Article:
Combustible Celluloid
 
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With: Bradley Cooper, Robert De Niro, Abbie Cornish, Andrew Howard, Anna Friel, Johnny Whitworth, Tomas Arana, Robert John Burke, Darren Goldstein, Ned Eisenberg, T.V. Carpio, Richard Bekins, Patricia Kalember, Cindy Katz, Brian Anthony Wilson
Written by: Leslie Dixon, based on a novel by Alan Glynn
Directed by: Neil Burger
MPAA Rating: PG-13 for thematic material involving a drug, violence including disturbing images, sexuality and language
Running Time: 105
Date: 03/08/2011
IMDB

Limitless (2011)

3 Stars (out of 4)

Pills to Pay the Bills

By Jeffrey M. Anderson

Most of today's sci-fi basically consists of fighting and chasing, set in outer space or involving aliens. A select few contain actual ideas, and of those, even fewer pull them off with the right touch, and without losing sight of the idea in favor of likable characters. Happily, Neil Burger's Limitless is one of those. Adapted from a novel by Alan Glynn, it's more of a bubblegum genre movie than a masterpiece, but it's far more inventive than Burger's The Illusionist, and it's a perfect little pill of escapism. In a way, the movie is as involving and addictive as the fictitious drug it conjures up.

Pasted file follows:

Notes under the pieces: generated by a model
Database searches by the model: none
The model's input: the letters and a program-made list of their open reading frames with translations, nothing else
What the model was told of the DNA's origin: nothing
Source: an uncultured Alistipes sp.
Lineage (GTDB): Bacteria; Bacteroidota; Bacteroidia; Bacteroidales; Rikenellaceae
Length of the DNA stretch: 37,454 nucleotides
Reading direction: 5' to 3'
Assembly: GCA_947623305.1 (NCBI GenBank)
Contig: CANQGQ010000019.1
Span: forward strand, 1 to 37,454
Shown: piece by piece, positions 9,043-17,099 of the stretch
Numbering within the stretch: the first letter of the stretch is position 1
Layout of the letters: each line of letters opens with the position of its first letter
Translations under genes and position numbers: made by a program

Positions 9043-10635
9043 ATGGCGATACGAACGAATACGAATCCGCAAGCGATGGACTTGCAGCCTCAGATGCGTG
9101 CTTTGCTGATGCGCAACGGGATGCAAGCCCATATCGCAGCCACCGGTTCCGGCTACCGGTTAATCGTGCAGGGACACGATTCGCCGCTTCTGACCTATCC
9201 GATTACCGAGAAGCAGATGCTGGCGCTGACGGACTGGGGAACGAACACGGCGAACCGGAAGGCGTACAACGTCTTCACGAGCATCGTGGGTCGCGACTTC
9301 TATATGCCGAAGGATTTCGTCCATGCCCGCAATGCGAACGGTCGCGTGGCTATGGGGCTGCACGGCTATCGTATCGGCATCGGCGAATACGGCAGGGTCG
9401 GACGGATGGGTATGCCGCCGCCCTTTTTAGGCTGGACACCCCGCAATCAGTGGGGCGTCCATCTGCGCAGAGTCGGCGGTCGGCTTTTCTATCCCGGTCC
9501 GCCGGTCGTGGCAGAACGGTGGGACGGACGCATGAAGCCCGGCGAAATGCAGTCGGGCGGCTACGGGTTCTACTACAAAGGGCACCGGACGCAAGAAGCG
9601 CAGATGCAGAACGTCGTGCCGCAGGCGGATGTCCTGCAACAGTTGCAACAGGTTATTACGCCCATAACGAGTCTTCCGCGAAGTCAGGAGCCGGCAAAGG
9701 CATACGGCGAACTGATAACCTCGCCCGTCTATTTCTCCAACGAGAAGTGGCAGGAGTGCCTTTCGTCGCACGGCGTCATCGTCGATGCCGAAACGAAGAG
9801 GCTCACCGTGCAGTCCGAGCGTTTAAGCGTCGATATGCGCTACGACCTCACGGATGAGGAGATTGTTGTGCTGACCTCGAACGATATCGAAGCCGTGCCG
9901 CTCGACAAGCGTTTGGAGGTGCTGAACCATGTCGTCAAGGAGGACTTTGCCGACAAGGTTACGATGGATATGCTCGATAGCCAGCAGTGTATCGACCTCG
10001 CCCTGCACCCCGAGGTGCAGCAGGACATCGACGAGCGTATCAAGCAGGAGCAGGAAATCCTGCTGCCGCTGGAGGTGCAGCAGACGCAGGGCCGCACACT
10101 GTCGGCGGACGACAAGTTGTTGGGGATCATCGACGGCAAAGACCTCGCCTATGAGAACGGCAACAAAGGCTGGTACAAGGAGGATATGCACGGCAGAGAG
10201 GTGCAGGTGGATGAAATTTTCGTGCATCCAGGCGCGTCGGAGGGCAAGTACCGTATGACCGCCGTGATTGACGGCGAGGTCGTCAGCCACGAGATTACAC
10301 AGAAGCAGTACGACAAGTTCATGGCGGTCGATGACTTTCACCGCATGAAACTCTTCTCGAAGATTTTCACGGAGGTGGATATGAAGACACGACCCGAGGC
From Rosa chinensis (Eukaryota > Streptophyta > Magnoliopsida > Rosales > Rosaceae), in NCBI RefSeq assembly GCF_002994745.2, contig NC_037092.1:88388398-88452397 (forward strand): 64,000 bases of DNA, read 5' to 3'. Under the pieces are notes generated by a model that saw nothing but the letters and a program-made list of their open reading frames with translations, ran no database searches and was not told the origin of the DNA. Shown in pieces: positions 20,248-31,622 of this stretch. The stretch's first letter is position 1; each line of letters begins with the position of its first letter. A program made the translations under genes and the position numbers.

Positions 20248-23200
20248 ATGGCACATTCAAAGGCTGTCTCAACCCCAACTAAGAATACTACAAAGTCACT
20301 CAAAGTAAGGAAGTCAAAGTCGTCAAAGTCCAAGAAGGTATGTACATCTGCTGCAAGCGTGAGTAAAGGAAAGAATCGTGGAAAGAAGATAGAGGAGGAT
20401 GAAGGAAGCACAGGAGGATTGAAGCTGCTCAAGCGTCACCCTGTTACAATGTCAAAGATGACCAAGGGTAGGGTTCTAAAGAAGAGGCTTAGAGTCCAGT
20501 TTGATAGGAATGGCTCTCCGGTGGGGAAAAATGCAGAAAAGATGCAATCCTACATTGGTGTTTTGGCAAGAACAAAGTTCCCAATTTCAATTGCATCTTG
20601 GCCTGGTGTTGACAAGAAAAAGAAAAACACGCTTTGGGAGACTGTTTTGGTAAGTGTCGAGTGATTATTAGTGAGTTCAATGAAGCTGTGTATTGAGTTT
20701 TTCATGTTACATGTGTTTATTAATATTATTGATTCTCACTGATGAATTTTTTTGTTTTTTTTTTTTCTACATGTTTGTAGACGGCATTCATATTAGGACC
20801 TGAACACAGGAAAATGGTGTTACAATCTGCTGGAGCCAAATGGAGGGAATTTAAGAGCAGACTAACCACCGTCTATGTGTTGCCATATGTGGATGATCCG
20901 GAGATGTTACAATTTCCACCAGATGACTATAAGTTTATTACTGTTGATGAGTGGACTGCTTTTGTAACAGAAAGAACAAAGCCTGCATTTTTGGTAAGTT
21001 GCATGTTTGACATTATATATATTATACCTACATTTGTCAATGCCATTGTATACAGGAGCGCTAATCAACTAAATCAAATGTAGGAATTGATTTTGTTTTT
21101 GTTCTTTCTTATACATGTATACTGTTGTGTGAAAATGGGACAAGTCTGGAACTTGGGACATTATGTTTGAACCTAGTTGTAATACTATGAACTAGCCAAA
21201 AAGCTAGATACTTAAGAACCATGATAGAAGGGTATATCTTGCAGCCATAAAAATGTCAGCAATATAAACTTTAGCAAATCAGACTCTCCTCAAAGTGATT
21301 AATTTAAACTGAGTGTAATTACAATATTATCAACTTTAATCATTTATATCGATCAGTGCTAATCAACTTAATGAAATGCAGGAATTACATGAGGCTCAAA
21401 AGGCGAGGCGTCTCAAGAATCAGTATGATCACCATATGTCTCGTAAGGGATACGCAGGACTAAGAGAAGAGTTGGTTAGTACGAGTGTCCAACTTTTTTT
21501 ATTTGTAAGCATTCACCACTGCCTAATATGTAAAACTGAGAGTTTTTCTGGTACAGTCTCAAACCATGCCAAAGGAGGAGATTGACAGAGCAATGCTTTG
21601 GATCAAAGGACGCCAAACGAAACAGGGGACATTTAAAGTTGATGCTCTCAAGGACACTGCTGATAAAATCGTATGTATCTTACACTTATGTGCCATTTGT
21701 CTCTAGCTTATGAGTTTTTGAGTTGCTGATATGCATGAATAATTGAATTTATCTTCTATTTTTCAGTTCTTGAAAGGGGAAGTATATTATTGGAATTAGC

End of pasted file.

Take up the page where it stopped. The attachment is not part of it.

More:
Bradley Cooper stars -- a nice combination of smarmy and charming -- as slovenly, loser writer Eddie Morra. He's supposedly at work on a sci-fi novel, but he can't quite motivate himself to write a single word. His girlfriend Lindy (Abbie Cornish) gets tired of this and breaks up with him. An old acquaintance gives him a pill that suddenly makes everything clear, giving him extraordinary levels of concentration and knowledge. He gets hold of an entire supply of pills and sets out to satisfy his desire for more money and power. Unfortunately, loan sharks and Wall Street goons are after him, as well as thugs involved with the drug's illegal manufacture. Worst of all, he becomes mixed up with a financial wizard (Robert De Niro) that may be more dangerous than any of them. Can Eddie ever get his life back? Does he want to?

Among Burger's more effective head-trip tricks, including a lighting scheme that visually illustrates the effects of the drug, as well as an awesome, dazzling sequence depicting an 18-hour blackout that the hero experiences while on the drug.

The movie more or less taps into a general human dissatisfaction and offers a vicarious lift; it's escapist entertainment at its best. Meanwhile, Burger guides Cooper through an appealing performance, and he's matched by De Niro in a snaky supporting role, as well as many other terrific turns in smaller parts. It's a very satisfying entertainment made out of a strong, and all-too-rare combination of sci-fi ideas and human emotions.

The new Blu-ray from Fox Home Video comes with an "unrated" version (less than one minute longer) as well as the theatrical cut. Extras include two featurettes, an alternate ending, a trailer, and a commentary track by director Neil Burger. A second disc holds a digital copy of the movie.

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